Meany Center performance features eye-popping visuals, theatrical depth and the premier of a new work by the highflying aerial artists.

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What would dance look like if it were freed from the constraints of gravity?

The daredevils known as BANDALOOP are dedicated to finding out.

BANDALOOP was founded in the early 1990s by dancer Amelia Rudolph. In a preshow talk, Associate Artistic Director Melecio Estrella explained that Rudolph, after taking up mountain climbing, “realized that her dancing body could inform her climbing body and her climbing art could inform her dance art.” The result: aerial works that have been performed on cliffs, bridges and the sides of buildings around the world.

Dance Review


8 p.m. Oct. 6-7, Meany Center for the Performing Arts, University of Washington, Seattle; $35-$52 (206-543-4880 or

“Shift,” an 11-minute film of the troupe performing on sheer rock faces in Yosemite National Park, demonstrates just how far BANDALOOP takes its mission. (Aerial-dance fans will want to come early to catch the 7:10 p.m. preshow screening of the film.)

The world premiere of BANDALOOP’s latest work, “Strings,” shows the theatrical depth and verve the company members can conjure from their unusual set of skills.

“Strings” was created with support from Meany Center for the Performing Arts Creative Fellowships Initiative. The Meany Center also commissioned the accompanying score by British composer (and grandson of Sergei Prokofiev) Gabriel Prokofiev.

“The piece is about the various ways we experience connection,” Rudolph says in the program notes. “It’s about how our relationships tug on us and enclose us, or set us free.”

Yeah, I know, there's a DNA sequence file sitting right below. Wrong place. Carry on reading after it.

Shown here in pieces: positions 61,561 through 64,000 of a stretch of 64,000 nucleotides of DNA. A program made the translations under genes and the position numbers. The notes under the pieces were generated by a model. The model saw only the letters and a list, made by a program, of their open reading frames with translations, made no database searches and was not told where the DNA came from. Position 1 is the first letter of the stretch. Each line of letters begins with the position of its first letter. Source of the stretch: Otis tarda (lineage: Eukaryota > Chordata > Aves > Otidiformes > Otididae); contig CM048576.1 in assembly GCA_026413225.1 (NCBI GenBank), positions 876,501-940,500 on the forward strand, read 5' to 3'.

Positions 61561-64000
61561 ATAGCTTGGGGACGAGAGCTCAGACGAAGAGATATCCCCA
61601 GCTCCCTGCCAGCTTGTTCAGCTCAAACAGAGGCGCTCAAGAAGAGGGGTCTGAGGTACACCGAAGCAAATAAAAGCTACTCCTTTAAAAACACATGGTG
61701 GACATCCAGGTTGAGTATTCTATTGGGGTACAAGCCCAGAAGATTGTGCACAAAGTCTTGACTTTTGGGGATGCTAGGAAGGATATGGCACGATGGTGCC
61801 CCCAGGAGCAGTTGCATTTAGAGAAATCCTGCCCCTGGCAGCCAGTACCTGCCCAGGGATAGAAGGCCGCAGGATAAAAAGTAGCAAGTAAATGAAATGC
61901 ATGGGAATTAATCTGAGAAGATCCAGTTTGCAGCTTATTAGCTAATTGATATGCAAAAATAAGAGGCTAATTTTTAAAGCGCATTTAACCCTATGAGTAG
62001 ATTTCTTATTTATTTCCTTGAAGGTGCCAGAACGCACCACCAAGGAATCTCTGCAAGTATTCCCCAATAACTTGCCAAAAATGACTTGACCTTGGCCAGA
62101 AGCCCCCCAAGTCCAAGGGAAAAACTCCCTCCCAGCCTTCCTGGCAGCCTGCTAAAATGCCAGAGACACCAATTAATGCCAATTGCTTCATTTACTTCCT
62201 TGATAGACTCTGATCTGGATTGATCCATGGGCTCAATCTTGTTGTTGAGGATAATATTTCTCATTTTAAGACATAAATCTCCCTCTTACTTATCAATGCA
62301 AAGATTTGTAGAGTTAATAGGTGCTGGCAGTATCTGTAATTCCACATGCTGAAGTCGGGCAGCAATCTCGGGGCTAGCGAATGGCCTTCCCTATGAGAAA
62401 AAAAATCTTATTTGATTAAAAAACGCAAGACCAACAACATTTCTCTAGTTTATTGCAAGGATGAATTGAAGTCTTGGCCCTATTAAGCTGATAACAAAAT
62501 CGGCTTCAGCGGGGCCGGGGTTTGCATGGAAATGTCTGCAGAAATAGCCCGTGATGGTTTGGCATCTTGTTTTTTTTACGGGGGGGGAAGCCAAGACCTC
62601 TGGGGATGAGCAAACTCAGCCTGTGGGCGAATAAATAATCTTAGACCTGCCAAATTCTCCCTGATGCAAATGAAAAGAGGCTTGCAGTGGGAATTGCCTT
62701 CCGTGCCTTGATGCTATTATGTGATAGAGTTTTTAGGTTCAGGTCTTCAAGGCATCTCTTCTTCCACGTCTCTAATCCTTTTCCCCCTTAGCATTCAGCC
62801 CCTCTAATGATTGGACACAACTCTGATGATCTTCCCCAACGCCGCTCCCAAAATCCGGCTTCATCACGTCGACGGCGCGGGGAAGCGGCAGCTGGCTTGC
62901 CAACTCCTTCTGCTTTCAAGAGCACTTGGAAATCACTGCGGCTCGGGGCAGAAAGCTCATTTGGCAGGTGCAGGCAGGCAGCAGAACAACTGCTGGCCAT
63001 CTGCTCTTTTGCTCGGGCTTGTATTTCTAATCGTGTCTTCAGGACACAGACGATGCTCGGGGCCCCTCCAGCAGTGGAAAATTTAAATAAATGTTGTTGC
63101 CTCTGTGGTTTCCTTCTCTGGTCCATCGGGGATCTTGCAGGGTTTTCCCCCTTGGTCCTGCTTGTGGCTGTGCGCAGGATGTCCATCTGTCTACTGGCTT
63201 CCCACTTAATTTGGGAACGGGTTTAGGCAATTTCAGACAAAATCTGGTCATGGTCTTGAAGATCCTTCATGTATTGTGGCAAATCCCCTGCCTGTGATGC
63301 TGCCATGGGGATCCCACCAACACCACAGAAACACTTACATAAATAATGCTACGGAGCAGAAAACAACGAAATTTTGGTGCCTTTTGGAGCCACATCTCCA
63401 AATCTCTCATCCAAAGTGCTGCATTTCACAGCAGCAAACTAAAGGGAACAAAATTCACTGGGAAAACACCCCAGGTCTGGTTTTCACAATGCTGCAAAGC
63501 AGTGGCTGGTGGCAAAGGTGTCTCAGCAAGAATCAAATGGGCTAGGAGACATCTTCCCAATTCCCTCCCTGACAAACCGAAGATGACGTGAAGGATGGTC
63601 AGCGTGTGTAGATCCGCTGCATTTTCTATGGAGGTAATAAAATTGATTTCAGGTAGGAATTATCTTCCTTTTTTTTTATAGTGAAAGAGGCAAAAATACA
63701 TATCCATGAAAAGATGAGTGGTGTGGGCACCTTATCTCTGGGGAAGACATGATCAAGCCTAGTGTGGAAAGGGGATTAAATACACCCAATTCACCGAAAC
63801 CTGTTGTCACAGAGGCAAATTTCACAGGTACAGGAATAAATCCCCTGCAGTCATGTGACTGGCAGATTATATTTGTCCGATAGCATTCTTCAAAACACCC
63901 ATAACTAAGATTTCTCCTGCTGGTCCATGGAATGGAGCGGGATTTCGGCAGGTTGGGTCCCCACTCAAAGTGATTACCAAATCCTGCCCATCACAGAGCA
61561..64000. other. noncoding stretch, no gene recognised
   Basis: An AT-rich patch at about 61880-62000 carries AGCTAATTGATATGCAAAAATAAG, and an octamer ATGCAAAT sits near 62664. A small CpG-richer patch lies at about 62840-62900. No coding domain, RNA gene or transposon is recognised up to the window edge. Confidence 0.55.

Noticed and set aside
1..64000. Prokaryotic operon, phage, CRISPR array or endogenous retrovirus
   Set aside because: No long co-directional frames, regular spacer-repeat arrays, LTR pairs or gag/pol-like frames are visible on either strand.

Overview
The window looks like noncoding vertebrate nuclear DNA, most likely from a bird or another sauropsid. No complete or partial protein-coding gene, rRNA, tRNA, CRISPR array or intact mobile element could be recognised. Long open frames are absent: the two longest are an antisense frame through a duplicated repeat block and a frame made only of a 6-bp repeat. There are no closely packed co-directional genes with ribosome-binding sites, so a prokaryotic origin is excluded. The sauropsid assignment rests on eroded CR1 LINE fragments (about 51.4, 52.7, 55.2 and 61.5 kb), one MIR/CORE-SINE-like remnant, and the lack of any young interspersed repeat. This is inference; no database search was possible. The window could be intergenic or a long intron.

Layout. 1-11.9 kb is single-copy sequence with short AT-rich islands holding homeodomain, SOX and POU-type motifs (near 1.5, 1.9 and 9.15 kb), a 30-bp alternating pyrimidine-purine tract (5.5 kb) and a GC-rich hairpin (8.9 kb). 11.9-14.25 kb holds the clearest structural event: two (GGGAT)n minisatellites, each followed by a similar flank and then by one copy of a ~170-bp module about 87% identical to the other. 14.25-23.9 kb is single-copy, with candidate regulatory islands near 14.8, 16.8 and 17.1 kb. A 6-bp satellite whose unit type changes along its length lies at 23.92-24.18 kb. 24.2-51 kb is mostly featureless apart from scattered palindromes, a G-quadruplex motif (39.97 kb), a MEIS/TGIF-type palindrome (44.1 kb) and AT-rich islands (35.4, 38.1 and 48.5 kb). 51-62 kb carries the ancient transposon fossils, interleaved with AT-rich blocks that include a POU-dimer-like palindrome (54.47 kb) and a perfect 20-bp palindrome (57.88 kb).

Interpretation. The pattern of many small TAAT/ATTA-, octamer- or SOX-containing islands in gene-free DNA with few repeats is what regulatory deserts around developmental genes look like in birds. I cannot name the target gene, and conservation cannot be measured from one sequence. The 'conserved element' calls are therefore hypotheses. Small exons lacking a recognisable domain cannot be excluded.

It opens, aptly enough, with a puppet (Jessica McKee) controlled by five string-wielding manipulators. When a figure in brilliant red (Becca Dean) comes McKee’s way, the attraction between them is obvious. But McKee’s controllers, like a disapproving family, aren’t inclined to encourage the relationship — and even Dean appears to have her doubts about getting entangled in the family web.

Similar string-centric episodes follow. After airborne Rachael Lincoln makes a startling upside-down entrance from the rafters, Estrella tries to lure her into his more earthbound world. Their springy mirror-moves — half floating, half grounded — make for a heady, beguiling duet. Its bittersweet conclusion captures what it’s like to leave one world for another.

In another striking passage, five string-constrained dancers are startled when lanky Roel Seeber whooshes in overhead, free to go wherever he wants. He flirts with the idea of joining them — but no. It’s much more fun to soar, bob and zip in time to Prokofiev’s trickily rhythmed score (a tasty blend of electronica and chamber music). The speed and ease with which Seeber flies couldn’t be more natural.

The costuming, lighting and staging (the bungee-cordlike ropes are crimson red) make for eye-popping visuals. Music, movement and relationship dynamics all fuse into a perfect package.

“Harboring,” which opens the show, has tour-de-force elements but lacks the theatrical cohesion of “Strings.” The first half, free for anyone to see, takes place at 8 p.m. outside Meany Hall and involves “multidimensional” high jinks — jitterbug dancing, militaristic maneuvers — performed on the wall of the building. “Harboring” continues inside (ticket required) with a dandy aerial duet by Estrella and Lincoln (half courtship, half one-upmanship) and a moody, spiraling solo by Seeber among the highlights.